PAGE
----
Arizona’s history is rich with the culture of Native Americans. One of the best known legends to be passed down through the generations is that of the mighty thunderbird. Depending on who told the story, the bird was depicted as either an eagle or a hawk which had the power to give victory to warriors over the forces of evil. As the story goes, the bird would take off into the sky on great wings with a force which caused the earth to shake due to the thunder which resulted from the bird’s actions. Lightening shooting from the eyes, coupled with the thunder, dared anything in nature to compete with or attempt to conquer the mighty thunderbird.
The jet age was still an active participant in the diaper derby when the National Security Act was signed into law by President Harry S. Truman on July 26, 1947. The legislation brought about the most extensive restructuring of the United States military since the Civil War and added a new branch to the armed forces. On September 18, 1947, the Air Force was born. This branch was designed to be co-equal with the Army and Navy. In addition to the Air Force, the law also added the National Security Administration (NSA) and the Central Intelligence Agency (CIA).
As with any freshly released product on the market, the new kid on the block had an immediate need for self-promotion. The Air Force’s “top brass” sought to get the word out in an effort to create support for funding the equipment (planes) and recruitment (pilots) needed by the new military branch. What better way to do so than by using a combination of the two to accomplish the task?
The first air demonstration team was activated on May 25, 1953 at Luke Air Force Base in Glendale, AZ. This group traced its lineage back to the 30th Bombardment Squadron, organized at Camp Kelly, TX on June 13, 1917, which served in France during World War I. The original demonstration team was composed of training squadron commander Major Dick Catledge as team leader; Captains Bill and Buck Pattillo (twin brothers), left and right wing, respectively; and slot position (the difficult spot sandwiched between the two wingmen and behind the leader) Captain Bob Kanaga, a flight instructor at Luke AFB. Captain Bob McCormick was chosen as the spare pilot. He and the Pattillo brothers had previous experience as demonstration pilots, having flown with the Sabre Dancers.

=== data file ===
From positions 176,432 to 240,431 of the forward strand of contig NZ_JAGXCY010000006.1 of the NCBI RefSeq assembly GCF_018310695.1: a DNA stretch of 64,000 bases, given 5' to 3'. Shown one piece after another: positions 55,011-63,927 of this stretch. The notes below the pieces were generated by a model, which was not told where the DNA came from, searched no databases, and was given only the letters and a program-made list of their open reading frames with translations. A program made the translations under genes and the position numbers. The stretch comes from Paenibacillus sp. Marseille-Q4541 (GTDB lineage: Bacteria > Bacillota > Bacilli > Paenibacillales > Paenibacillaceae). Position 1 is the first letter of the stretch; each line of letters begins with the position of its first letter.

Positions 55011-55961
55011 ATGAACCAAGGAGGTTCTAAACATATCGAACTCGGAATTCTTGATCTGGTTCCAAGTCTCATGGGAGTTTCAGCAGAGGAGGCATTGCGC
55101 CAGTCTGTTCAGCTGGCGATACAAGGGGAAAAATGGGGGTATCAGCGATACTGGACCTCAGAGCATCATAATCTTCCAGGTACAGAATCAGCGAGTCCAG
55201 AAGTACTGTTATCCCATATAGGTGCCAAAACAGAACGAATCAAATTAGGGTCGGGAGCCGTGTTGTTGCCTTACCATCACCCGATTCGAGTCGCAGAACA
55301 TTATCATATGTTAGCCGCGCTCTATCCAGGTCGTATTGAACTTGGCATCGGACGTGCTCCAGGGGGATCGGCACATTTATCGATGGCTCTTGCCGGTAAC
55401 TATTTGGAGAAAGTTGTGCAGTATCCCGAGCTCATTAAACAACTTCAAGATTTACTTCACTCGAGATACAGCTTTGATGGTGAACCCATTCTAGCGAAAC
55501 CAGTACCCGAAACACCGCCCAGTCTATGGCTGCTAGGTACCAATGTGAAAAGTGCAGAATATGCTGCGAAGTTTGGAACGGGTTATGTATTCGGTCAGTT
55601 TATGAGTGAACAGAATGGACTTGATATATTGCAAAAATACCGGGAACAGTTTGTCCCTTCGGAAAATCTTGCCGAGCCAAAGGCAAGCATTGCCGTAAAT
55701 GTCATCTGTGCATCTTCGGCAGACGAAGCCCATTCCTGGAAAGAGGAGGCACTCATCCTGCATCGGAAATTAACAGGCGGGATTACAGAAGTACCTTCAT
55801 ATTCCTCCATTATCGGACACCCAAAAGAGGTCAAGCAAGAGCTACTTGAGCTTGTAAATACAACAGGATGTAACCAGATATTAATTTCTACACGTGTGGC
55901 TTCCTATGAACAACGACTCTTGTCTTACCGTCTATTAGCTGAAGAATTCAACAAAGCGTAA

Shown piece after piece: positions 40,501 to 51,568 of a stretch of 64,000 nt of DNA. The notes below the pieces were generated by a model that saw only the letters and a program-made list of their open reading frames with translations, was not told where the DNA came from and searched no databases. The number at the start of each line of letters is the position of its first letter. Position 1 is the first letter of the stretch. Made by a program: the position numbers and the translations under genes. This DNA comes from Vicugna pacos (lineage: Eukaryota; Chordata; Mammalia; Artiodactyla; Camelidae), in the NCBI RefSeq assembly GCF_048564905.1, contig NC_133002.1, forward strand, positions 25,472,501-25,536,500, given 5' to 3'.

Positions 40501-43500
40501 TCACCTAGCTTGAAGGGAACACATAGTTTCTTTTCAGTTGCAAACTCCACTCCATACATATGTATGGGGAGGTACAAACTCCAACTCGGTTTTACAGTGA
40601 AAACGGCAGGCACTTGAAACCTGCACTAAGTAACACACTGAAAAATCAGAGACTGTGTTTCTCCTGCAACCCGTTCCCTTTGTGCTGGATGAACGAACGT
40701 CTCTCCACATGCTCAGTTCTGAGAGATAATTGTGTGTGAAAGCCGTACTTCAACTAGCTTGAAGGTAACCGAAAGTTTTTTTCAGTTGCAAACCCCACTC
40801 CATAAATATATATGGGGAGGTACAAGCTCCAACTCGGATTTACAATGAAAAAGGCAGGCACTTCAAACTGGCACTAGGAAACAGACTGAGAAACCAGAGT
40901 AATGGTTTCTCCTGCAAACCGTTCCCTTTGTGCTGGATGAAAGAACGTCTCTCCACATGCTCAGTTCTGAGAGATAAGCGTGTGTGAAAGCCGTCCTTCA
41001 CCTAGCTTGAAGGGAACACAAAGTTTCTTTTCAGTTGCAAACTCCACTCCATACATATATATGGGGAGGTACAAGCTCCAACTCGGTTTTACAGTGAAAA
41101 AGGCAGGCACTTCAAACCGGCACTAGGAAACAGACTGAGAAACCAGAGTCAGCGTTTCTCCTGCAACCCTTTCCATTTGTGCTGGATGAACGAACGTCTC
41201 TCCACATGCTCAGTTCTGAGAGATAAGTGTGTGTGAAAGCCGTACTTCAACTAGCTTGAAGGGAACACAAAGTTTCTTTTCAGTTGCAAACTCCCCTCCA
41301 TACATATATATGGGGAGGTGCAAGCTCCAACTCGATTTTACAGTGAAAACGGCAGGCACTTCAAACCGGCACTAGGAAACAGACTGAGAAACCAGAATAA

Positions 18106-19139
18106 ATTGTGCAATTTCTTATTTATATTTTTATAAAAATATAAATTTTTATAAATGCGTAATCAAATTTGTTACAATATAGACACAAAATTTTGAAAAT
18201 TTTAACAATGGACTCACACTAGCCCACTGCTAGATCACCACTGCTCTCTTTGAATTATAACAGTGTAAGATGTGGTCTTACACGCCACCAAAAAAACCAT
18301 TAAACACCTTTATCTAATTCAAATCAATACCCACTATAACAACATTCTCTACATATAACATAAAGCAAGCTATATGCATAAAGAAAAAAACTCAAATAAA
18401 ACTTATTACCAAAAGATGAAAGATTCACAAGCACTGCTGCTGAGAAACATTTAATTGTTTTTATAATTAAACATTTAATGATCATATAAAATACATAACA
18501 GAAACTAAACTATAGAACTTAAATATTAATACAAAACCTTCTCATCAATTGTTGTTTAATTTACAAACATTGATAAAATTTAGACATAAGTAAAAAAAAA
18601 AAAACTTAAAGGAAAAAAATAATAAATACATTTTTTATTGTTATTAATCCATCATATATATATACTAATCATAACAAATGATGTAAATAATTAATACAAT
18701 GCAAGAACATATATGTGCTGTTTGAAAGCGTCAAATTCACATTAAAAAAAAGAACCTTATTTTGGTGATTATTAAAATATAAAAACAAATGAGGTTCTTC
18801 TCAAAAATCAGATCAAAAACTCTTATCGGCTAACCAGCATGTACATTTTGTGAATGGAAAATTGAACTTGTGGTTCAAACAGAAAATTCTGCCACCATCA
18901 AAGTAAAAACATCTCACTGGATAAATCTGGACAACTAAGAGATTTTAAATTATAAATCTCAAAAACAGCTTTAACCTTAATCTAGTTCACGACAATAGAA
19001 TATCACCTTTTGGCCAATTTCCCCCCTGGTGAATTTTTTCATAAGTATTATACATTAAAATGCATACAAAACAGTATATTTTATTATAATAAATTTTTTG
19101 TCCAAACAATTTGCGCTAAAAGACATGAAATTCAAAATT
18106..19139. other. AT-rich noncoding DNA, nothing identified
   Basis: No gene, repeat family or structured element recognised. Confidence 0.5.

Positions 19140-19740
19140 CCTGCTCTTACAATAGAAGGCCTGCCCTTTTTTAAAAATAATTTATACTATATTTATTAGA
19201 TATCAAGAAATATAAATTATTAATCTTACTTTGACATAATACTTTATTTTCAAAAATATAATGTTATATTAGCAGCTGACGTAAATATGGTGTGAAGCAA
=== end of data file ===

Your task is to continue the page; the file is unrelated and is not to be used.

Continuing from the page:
Any new product needs a catchy name/logo attached to it if the promotion efforts are going to “fly” and the demonstration team was no different. In June 1953, a contest was held at Luke AFB to decide the unit’s name. ‘Thunderbirds’ was chosen. The name was totally appropriate due to the location of their birth (Arizona) and how well the events during the jets’ take-off compared to the Indian legend of the mighty bird.
June 1953, the Thunderbirds’ debut exhibition took place, beginning with Cheyenne Frontier Days in Cheyenne, WY. The squad flew straight-wing F-84G Thunderjets for this demonstration with a bird motif on the underside of the aircraft.
Each officer serves two years with the squadron and the enlisted personnel serve three or four. Replacements for the various posts on the team are constantly in training in an effort to provide a continuous experience blend.
There are times when the friendly skies take on a bit of a gridiron environment for the Thunderbirds and their counterpart, the Navy’s Blue Angels. In the mid-80s, the Blue Angels were scheduled to perform at the Brunswick Naval Air Station in Maine. Shortly before the show began, the Thunderbirds came shrieking across the skies overhead with smoke on, creating a very impressive display for the crowd. It was later learned this was a friendly payback for the day before when the Blue Angels buzzed the Thunderbirds’ show at Pease AFB in Portsmith, NH during the autograph session.
Though the Thunderbirds are a demonstration team, they are first and foremost a vital part of the United States Air Force, and as such, serve in the combat force when needed. Since February 15, 1974, the Thunderbirds continue to be a component of the 57th Wing, located at Nellis AFB Nevada.